I'm working on a small software to get normals from a point to an ellipse. I have based it on this article: http://www.mathpages.com/home/kmath505/kmath505.htm and my application works. However I have a small problem, using a polynomial equation of the fourth degree I get the X coordinates of normals points then I can get Y coordinates with a simple formula (last formula in the article), but the choice of sign, depending on whether it is a convex or concave point of normalcy. I have understand it but is there a analytic (NOT graphic) method to understand the right sign?

  • $\begingroup$ I'd recommend doing the computation using parametric equations of the ellipse. It still reduces to finding he roots of a fourth degree equation, but there's no sign ambiguity. $\endgroup$ – bubba Feb 27 '16 at 14:52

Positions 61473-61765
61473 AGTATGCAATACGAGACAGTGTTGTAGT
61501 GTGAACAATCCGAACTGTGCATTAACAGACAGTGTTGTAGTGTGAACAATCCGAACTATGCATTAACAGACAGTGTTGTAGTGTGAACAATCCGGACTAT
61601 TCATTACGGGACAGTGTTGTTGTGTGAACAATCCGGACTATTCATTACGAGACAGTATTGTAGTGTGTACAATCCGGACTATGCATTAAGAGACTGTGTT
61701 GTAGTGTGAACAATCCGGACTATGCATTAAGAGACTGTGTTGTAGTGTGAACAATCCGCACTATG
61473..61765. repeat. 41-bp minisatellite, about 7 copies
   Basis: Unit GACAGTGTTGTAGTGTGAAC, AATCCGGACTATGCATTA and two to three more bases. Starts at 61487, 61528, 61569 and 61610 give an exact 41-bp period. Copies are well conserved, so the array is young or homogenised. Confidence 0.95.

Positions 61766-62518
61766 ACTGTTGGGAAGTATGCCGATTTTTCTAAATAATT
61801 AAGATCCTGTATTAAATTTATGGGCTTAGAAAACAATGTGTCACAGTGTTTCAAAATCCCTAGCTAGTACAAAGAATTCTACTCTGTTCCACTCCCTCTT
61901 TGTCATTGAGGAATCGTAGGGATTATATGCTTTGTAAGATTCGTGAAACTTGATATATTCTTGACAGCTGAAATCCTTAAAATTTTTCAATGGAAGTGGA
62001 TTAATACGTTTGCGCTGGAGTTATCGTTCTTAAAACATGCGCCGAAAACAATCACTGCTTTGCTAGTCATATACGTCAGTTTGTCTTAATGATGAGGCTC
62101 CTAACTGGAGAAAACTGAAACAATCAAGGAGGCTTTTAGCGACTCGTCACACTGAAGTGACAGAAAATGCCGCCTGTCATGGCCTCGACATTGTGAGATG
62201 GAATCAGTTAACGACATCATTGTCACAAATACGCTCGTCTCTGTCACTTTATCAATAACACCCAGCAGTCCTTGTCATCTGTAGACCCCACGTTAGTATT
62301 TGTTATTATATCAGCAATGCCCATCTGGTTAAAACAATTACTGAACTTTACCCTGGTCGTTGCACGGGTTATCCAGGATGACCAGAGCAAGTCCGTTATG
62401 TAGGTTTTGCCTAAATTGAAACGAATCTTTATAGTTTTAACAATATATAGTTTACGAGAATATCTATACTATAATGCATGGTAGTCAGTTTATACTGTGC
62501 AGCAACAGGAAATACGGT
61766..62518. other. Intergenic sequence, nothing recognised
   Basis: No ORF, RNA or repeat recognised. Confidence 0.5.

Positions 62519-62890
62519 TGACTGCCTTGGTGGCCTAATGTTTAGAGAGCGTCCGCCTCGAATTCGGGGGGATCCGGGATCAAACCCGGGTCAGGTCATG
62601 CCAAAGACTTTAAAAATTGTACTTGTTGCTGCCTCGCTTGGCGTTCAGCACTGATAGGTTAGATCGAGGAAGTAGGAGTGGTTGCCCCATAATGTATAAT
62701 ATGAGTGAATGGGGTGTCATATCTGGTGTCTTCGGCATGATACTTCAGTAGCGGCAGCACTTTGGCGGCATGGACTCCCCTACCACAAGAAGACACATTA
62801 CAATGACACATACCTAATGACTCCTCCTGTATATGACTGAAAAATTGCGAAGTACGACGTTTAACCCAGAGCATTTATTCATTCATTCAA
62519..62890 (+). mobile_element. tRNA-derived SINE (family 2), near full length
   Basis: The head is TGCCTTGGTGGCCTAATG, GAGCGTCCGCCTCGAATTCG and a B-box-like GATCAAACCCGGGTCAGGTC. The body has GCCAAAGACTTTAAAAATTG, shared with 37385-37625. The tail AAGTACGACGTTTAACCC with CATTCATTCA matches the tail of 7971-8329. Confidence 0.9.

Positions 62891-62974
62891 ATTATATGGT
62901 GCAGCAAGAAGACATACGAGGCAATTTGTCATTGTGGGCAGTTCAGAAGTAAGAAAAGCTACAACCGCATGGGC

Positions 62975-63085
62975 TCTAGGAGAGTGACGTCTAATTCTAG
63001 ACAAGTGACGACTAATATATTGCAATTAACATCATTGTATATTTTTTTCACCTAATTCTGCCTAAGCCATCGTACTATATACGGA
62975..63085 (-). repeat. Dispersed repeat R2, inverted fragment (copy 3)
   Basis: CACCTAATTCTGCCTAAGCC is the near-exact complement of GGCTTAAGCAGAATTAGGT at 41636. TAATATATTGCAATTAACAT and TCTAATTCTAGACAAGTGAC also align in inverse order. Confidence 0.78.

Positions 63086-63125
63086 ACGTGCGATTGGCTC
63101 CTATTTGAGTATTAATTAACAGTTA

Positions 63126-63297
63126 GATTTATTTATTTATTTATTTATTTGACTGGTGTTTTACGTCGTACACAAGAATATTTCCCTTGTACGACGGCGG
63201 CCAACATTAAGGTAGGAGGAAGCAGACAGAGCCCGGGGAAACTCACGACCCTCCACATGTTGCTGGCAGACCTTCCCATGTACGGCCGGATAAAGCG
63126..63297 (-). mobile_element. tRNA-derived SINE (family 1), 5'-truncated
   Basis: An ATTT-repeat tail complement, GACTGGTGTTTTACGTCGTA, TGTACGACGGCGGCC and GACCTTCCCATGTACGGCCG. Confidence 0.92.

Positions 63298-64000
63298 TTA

Let the equation of the ellipse be $$ \frac{x^2}{a^2} + \frac{y^2}{b^2} = 1. $$ If the point $P$ from which you're trying to find normals is on the $x$ axis then both signs of $y$ are correct. Otherwise, at each of the candidate solution points, if the coordinates of the point are $(x_1,y_1)$, the normal line through that point is $$ a^2y_1(x−x_1)=b^2x_1(y−y_1). $$ This gives two lines, one for each choice of sign of $y_1$. Exactly one of these lines will pass through $P$; that is the correct normal line.

  • $\begingroup$ I will test it. Can I know how you have found the equation of normal line? $\endgroup$ – Martin Feb 27 '16 at 18:31
  • $\begingroup$ There's more than one way to do it; one way starts by using implicit differentiation to find the slope. But I was lazy and just looked it up here: emathzone.com/tutorials/math-results-and-formulas/… $\endgroup$ – David K Feb 27 '16 at 19:29

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